Wednesday, August 11, 2010

Phil Mickelson's Arthritis Shocks Golf World, Psoriasis Cure Now Says a Reminder That Psoriatic Arthritis Is a Serious Disease

/PRNewswire/ -- Golf star Phil Mickelson announced August 10 that he has been diagnosed with psoriatic arthritis, an inflammatory and potentially debilitating condition that in his case came on quite suddenly, leaving him nearly crippled earlier this summer.

"Every joint in my body started to hurt to where I couldn't move," he told a press conference, reported the New York Times. "I would just lay down and couldn't roll over."

Mickelson said the psoriatic arthritis quickly spread from his ankle, finger and wrist to his hips, elbows and shoulders.

"He is not being dramatic; that can literally happen to someone experiencing a flare of psoriatic arthritis," said Michael Paranzino, president of the nonprofit Psoriasis Cure Now. "One day you are feeling fine, and days later it can be difficult to get out of bed or tie your shoes. Psoriatic arthritis is a serious disease."

Roughly one million Americans have psoriatic arthritis, and cases range from mild to what Phil Mickelson described this week. Fortunately, the man on the edge of being ranked the world's number one golfer is taking Enbrel, a biologic treatment that has transformed the lives of many people with psoriasis, psoriatic arthritis, rheumatoid arthritis and other immune system diseases.

Paranzino added: "Phil Mickelson says Enbrel has already improved him at least 90%, which is wonderful, but what about the many people with psoriatic arthritis who cannot afford the high price of a biologic, which often exceeds $15,000 annually? Even some people with health insurance are denied these cutting-edge treatments."

But Phil Mickelson may also be a bit too sanguine about his long-term prognosis with psoriatic arthritis. He told the press conference, reported the Associated Press:

"I'll probably take this drug for about a year, and feel 100 percent. I'll stop it and see if it goes into remission and it may never come back. It may be gone forever."

"It's not that it's cured, but it may never come back," he added. "Or if it does come back, I'll start the treatment again and should be able to live a normal life without having any adverse effects. So I'm not very concerned about it.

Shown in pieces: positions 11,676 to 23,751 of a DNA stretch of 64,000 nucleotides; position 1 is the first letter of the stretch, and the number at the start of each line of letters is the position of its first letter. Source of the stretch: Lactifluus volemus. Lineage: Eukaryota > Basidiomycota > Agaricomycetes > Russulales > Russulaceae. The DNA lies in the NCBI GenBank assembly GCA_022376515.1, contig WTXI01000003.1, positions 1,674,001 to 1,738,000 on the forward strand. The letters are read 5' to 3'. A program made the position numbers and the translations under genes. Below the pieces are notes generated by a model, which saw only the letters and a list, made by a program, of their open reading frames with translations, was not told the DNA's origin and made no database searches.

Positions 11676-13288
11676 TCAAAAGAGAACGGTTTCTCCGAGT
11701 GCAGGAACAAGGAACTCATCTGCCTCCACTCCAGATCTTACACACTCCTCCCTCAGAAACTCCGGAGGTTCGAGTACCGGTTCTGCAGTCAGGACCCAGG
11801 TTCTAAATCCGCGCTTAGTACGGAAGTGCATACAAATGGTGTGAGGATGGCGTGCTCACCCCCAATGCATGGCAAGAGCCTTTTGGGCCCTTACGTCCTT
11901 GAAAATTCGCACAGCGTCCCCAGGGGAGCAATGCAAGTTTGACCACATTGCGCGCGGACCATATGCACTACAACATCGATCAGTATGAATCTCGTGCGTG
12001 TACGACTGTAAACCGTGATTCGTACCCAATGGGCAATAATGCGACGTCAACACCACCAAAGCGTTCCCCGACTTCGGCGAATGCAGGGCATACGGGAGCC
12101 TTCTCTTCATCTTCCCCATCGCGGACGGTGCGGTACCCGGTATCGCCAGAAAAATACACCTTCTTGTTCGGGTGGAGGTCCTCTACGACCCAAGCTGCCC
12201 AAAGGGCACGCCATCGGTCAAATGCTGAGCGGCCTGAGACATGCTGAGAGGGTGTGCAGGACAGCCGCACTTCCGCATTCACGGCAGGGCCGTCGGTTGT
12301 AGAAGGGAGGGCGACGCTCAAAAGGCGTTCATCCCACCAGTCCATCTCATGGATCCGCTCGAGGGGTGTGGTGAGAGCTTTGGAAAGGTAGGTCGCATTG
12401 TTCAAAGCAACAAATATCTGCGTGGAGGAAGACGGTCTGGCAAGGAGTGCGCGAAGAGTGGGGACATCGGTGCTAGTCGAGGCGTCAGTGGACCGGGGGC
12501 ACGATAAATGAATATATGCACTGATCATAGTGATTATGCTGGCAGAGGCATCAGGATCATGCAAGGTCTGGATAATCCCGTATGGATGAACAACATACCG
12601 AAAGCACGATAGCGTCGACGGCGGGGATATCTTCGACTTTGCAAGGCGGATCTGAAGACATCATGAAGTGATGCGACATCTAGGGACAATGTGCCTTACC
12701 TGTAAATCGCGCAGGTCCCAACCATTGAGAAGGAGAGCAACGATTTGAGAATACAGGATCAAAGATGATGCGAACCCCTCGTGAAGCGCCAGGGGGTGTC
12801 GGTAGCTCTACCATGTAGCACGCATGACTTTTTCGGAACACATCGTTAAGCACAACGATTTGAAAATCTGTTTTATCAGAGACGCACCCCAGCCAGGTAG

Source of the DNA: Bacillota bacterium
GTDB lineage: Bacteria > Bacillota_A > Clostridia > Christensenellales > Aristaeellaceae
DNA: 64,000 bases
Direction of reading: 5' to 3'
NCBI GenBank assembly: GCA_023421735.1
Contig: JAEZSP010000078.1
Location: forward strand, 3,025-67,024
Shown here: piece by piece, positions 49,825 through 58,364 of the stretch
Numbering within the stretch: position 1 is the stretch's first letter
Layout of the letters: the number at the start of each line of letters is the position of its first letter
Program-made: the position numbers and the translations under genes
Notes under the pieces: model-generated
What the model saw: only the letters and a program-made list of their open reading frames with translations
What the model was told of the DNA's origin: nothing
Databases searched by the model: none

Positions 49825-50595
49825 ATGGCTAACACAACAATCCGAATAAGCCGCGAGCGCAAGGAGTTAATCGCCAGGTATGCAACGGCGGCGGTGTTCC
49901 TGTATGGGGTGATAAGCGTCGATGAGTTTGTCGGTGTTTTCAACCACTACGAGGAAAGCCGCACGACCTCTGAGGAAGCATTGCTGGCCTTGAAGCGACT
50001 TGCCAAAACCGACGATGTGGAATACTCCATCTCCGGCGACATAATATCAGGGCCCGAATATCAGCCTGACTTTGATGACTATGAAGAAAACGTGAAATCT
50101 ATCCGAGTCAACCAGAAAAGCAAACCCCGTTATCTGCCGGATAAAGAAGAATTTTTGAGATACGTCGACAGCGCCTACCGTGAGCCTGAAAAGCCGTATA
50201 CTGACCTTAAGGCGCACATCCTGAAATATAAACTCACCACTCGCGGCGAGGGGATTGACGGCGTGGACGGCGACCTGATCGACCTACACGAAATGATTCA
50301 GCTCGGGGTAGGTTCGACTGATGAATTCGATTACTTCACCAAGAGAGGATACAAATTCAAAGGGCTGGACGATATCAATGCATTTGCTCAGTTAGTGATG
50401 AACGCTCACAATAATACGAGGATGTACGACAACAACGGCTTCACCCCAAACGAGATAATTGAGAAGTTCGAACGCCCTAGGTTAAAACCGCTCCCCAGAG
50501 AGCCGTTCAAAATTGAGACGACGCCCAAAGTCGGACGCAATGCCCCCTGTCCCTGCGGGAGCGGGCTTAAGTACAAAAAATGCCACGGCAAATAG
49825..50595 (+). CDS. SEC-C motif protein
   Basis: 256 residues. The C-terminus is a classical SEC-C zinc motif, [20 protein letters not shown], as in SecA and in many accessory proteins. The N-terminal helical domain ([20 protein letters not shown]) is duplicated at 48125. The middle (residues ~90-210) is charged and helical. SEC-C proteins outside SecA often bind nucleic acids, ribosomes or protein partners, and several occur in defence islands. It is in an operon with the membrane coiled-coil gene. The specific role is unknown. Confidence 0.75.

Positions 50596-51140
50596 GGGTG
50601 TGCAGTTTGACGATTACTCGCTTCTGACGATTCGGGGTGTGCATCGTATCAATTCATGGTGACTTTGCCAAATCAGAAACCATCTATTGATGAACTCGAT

"Now that I feel confident it's not going to affect not only the rest of my career or the rest of my life, but even in the short term it shouldn't have an effect, I feel a lot better about it and I'm a lot more at ease to discuss it."

In many cases, people with psoriatic arthritis find, for reasons still unclear to experts, that their treatments, including the biologics like the one Phil Mickelson is on, lose effectiveness over time. Sometimes, they can switch to a different biologic treatment and buy more time, but there are patients who have run through all existing treatments. The treatments also carry FDA-required black box warnings for possible rare but serious side effects. In short, there is no guarantee that Phil Mickelson's psoriatic arthritis troubles are behind him. Psoriatic arthritis is a lifelong disease.

"We hope Phil Mickelson achieves his dream of becoming the number one ranked golfer and that he wows us with great golf for decades to come," added Paranzino, of the patient advocacy group Psoriasis Cure Now. "But for many people with psoriasis and psoriatic arthritis, even those who can afford the latest treatments, their disease is a daily battle. That is why research is so important. We need a cure for psoriasis and psoriatic arthritis."

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